from the above a anonomous economist told the reporter

the Fed "could theoretically buy anything to pump money into the system" including "state and local debt, real estate and gold mines – any asset."

hmm so the fed could devalue the dollar, buy putting more into the supply, and then foreclose on anything it wants in america in exchange for dollars of depreciating value

so the credit crunch may lead to the bankers foreclosing on america (american owned assets) for "our own good" brilliant.

[edit on 25-11-2007 by cpdaman]

posted on Nov, 25 2007 @ 01:34 PM
reply to post by Gools

add to that synopsis, another 'wild card' in the financial engineering deck of cards.

the major banks (citi, BoA, et al) that get new money from the FED
have certain rules and requirements to continue their lending practices
that creates credit expansion which provides the banks their profits
& the bankers high salaries.

One of the Banks requirements is to have enough deposits &/or collateral
to back the loans (credit) they make to businesses & individuals...

its a money moving and accounting shuffle, but thats how the complicated
process works...
for months now the banks have been schemeing to change the rules some

enter FASB rule 151, dealing with the member banks disclosure of risks
and assets they hold & own (as the required cash/collateral for making loans)

it turns out that the banks (and i suppose with a nod from the FED)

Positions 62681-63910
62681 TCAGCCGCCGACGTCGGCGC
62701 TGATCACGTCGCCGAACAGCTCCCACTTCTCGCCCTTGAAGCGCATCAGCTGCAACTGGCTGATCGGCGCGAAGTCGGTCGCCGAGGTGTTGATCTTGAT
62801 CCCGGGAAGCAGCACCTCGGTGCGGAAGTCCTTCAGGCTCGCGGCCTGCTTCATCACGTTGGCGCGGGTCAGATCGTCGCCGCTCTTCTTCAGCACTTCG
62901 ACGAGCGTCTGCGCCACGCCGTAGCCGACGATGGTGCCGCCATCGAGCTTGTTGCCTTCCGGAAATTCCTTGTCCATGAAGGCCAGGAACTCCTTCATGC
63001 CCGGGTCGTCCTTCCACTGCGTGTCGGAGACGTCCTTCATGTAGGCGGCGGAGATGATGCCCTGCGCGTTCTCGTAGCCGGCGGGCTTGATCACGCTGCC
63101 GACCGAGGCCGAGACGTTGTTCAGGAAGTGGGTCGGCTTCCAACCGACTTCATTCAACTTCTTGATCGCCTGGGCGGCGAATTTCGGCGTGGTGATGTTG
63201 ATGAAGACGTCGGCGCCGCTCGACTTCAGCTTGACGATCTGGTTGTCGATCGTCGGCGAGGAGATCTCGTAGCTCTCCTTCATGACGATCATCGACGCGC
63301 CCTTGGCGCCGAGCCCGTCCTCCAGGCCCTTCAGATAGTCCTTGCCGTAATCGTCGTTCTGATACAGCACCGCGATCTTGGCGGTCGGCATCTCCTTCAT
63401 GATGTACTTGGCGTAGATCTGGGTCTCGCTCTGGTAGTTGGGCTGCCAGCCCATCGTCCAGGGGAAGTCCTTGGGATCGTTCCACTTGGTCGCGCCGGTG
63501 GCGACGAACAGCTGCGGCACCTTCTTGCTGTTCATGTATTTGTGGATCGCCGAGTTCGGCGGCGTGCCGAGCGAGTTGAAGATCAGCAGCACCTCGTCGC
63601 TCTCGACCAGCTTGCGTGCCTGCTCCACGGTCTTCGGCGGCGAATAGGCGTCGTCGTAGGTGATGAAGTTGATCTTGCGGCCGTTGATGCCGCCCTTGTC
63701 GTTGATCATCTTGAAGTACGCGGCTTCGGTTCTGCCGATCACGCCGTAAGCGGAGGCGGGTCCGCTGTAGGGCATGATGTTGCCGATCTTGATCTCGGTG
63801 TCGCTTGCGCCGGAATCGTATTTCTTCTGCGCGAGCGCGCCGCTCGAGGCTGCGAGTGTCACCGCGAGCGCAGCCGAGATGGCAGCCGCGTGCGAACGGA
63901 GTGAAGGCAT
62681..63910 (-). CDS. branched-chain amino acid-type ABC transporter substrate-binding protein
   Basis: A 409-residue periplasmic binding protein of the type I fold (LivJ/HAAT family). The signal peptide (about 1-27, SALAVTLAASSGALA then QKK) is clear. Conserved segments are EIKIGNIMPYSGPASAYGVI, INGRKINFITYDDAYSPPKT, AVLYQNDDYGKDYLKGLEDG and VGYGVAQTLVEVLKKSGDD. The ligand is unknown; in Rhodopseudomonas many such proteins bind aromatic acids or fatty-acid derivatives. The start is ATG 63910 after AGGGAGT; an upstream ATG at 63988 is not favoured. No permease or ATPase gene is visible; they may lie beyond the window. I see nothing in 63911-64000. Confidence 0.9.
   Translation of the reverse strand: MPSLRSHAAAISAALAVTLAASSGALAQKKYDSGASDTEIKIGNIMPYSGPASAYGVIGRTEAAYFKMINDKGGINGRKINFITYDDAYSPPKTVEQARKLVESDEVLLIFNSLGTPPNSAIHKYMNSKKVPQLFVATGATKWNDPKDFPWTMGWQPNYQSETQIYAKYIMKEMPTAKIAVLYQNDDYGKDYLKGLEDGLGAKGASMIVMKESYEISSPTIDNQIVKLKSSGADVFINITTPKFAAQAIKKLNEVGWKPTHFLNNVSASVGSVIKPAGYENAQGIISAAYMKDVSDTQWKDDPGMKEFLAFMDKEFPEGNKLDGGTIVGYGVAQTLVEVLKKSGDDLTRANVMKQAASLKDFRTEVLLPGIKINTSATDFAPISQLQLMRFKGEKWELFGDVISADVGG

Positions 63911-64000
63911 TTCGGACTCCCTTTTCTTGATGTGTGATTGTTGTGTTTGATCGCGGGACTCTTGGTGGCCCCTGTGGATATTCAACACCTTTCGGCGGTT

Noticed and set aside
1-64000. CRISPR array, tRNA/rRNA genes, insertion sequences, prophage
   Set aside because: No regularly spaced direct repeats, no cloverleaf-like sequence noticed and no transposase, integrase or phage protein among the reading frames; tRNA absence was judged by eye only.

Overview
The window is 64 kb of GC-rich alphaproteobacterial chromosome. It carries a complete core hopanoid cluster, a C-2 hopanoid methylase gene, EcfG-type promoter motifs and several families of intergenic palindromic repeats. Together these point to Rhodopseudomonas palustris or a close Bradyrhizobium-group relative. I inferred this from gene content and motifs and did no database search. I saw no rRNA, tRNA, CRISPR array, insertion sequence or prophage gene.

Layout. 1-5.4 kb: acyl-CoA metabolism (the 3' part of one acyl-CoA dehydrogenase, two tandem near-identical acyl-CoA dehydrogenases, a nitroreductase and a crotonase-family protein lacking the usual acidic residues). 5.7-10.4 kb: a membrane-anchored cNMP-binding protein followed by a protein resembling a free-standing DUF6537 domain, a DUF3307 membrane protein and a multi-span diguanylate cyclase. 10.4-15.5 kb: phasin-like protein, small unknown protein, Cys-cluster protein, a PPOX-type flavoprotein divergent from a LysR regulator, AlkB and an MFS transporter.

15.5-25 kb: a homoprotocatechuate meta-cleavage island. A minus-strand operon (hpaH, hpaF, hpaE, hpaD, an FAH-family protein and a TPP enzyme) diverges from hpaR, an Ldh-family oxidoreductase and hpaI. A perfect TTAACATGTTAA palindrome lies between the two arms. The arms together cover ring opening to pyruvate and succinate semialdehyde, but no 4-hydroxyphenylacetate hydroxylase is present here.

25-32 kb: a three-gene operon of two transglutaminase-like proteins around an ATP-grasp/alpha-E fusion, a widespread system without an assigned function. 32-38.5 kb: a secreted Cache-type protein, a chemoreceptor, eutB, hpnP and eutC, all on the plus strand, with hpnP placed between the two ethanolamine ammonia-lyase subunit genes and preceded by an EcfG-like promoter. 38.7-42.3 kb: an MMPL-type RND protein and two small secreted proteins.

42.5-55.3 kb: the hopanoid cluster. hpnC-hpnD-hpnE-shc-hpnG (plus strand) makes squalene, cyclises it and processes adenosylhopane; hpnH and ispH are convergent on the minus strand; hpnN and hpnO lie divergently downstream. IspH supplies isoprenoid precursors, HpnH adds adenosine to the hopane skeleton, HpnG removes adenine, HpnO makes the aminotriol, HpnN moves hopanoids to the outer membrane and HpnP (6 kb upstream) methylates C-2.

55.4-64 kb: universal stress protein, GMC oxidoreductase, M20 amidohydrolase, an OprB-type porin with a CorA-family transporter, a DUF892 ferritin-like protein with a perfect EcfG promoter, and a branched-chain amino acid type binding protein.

have decided for a 1 year deferral for certain non-financial assets
?how can that help?....i'll explain further down the post

Item 2: see;

A federal US judge sets aside a claim by the Deutsch Bank National Trust Company, on 14 individual homes in Cleveland OH for mortgage default.

Why? because the subprime mortages were divided up into more than
a single investment bond /derivitive...and the DeutschBank had no
Mortgage deed or note....
they have only a document of "Intent to convey rights in the mortgage"

i conclude that all those subprime bad loans scattered in all sorts
of CDOs (collateralized debt obligations) SIVs (structured investment vehicles) will be taken out of the 'bad' category showing the Banks
net worth...

as those (presently unsaleable bad paper loans )
will temorarily be listed as 'non-financial assets"
and exempt in the formula which regulates the Banks ability to make
interest generating loans. Otherwise the banks would go bust!

A delay of months or up to a year could allow banks & the FED
to paper over the massive losses of the uncontrolled credit/debt
its just another slight-of-hand tactic, pretty much like the subprime dirivitives that have contaminated most every debt instrument created
since the 2002-2005 (several Trillion$) expansion, by 20% or more of the original overstated values

thanks for plodding thru this unpolished attempt of revealing the
' Newest Trick ' by the financial elites

posted on Nov, 25 2007 @ 03:01 PM